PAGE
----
August 14, 2022

Trump reiterates pledge to eradicate HIV/AIDS within 10 years

President Donald Trump announced in his 2019 State of the Union address that his administration had set a goal of significantly reducing new HIV/AIDS infections over the next decade.

In an impressive move, Trump just reaffirmed his commitment to ultimately eradicating the illness in a pair of tweets on Sunday, The Hill reported.

Trump recognizes World AIDS Day

Sunday was World AIDS Day, which is intended to raise awareness and unify efforts among the global community to combat the viral disease that destroys the immune system, and President Trump didn’t let the day pass unnoticed.

“On World AIDS Day, The First Lady and I express our support for those living with HIV/AIDS and mourn the lives lost,” he tweeted. “We reaffirm our commitment to end the HIV/AIDS epidemic…in America, community by community, where we will eradicate AIDS in 10 years.”

He went on: “American leadership has proven that together we can save lives.”

Democrats pounce

Of course, Democrats refused to accept the president’s pronouncement at face value and promptly attacked and questioned the motives and veracity of his statement, suggesting that his administration’s policies have actually made life more difficult for those suffering from HIV/AIDS.

“This president is no ally of people living with HIV, who are disproportionately LGBTQ and people of color,” a number of top Democrat officials said in a joint statement, including Democratic National Committee (DNC) Chairman Tom Perez, DNC Disability Council Chairman Tony Coelho, and DNC LGBTQ Caucus Chairman Earl Fowlkes.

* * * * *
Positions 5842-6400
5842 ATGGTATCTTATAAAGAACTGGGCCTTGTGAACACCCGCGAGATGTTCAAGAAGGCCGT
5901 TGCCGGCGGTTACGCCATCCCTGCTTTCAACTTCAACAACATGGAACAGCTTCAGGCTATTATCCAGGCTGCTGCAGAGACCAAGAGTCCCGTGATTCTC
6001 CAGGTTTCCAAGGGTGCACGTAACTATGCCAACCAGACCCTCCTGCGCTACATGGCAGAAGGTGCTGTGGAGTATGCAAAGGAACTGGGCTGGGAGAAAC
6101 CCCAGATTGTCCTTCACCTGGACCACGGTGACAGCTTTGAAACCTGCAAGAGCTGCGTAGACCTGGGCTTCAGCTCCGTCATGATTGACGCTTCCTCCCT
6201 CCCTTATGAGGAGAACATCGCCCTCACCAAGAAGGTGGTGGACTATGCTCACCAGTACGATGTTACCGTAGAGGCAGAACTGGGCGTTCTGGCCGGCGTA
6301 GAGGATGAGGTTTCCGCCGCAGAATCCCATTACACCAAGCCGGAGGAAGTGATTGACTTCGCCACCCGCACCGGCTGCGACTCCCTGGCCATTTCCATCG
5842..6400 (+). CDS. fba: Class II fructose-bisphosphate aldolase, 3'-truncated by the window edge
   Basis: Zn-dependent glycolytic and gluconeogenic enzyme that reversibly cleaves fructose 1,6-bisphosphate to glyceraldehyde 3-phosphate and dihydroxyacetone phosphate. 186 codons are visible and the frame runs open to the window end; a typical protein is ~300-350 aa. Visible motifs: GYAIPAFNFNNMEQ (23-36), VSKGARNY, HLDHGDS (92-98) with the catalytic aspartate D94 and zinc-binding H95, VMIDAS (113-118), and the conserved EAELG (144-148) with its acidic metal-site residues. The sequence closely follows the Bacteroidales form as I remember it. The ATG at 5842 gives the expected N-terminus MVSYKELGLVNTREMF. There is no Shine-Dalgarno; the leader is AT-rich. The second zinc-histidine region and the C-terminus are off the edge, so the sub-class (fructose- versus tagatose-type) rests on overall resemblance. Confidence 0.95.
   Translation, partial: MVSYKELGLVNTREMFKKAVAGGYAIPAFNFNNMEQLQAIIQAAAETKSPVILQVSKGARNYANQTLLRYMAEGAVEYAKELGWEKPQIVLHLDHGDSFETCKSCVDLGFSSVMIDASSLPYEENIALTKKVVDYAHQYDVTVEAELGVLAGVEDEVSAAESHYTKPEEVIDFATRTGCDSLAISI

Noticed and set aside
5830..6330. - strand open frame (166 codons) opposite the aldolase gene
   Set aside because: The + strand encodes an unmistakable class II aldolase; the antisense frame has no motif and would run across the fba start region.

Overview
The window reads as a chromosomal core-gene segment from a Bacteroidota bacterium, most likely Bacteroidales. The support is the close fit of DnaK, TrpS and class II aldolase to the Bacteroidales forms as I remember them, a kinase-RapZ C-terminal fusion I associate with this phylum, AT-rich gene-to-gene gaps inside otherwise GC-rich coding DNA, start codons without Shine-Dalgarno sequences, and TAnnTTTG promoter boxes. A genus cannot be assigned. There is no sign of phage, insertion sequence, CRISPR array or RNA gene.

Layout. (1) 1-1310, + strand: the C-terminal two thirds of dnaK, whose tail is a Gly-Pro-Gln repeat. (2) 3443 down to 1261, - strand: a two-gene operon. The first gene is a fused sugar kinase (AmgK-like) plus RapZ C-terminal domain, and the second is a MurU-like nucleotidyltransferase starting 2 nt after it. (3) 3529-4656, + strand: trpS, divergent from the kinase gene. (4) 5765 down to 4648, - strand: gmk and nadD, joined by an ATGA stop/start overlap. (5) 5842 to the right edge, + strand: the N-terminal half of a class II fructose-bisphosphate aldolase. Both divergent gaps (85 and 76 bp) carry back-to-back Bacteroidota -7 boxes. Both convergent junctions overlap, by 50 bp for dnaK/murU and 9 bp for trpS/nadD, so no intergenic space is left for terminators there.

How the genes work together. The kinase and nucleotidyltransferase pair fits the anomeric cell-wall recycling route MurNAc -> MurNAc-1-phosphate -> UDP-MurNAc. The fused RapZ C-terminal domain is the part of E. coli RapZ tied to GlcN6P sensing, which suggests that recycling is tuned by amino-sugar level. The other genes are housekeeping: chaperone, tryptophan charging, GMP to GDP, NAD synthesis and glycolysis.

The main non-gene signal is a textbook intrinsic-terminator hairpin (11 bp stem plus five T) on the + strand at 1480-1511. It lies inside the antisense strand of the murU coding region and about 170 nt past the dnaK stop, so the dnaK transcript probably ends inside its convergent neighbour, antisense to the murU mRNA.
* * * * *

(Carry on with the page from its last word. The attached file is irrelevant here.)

Their remarks asserted that the Trump administration had tried to reduce funding for global HIV/AIDS prevention programs and pointed to the president’s sharp critiques of Obamacare, Medicaid, and Planned Parenthood, all of which work, to some extent or another, to support those suffering from HIV/AIDS.

White House fires back

But the White House wasted no time in firing back against the DNC and highlighted the partisan nature of the attacks over the president’s remarks on a decidedly nonpartisan issue and insisted that the president was indeed committed to “supporting those living with HIV and AIDS.”

“It was this president who boldly declared in his 2019 State of the Union Address that we are going to end HIV transmissions in the United States within 10 years — a commitment that when achieved will save LGBT lives across the country,” White House spokesman Judd Deere said in a statement. “Itโ€™s no surprise that the DNC would attack this president and ignore the facts on World AIDS Day instead of honoring and remembering those we have lost.”

The fight continues

In a proclamation for World AIDS Day issued on Nov. 27, it was noted that there are roughly 1.1 million people living with HIV/AIDS in the U.S. and about 38 million worldwide, and while that was still far too many, it was also noted that innovative therapies had transformed the once fatal diagnosis into a manageable condition.

That statement also detailed the administration’s initiative to reduce new infections by 90% over the next 10 years and highlighted the cross-agency coordination of the Department of Health and Human Services and a number of other governmental agencies and non-governmental organizations to refocus efforts on combatting the disease, proving that this is something to which the president has fully committed people and resources in an entirely apolitical fashion.

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